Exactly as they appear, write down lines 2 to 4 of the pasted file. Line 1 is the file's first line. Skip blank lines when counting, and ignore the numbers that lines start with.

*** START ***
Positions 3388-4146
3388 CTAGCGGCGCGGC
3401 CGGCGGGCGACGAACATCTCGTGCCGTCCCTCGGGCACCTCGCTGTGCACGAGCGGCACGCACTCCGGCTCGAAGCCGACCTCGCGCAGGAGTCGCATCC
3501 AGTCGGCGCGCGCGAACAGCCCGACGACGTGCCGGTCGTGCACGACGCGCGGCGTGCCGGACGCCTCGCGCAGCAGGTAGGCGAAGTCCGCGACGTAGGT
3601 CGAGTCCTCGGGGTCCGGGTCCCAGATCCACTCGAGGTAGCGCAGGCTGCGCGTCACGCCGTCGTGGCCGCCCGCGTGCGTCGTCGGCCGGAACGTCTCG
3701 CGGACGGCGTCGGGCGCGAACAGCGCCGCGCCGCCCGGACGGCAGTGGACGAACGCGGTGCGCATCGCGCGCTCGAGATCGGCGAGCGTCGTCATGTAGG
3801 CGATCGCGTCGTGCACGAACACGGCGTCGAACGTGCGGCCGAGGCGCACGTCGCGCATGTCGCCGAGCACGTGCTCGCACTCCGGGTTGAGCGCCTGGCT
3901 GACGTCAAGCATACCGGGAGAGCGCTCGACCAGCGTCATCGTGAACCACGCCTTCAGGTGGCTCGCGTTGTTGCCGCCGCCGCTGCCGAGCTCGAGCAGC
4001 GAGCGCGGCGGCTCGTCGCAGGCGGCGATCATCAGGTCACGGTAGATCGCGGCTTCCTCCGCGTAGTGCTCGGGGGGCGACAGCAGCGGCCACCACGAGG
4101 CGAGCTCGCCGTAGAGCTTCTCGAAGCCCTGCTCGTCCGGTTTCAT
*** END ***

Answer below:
3388 CTAGCGGCGCGGC
3401 CGGCGGGCGACGAACATCTCGTGCCGTCCCTCGGGCACCTCGCTGTGCACGAGCGGCACGCACTCCGGCTCGAAGCCGACCTCGCGCAGGAGTCGCATCC
3501 AGTCGGCGCGCGCGAACAGCCCGACGACGTGCCGGTCGTGCACGACGCGCGGCGTGCCGGACGCCTCGCGCAGCAGGTAGGCGAAGTCCGCGACGTAGGT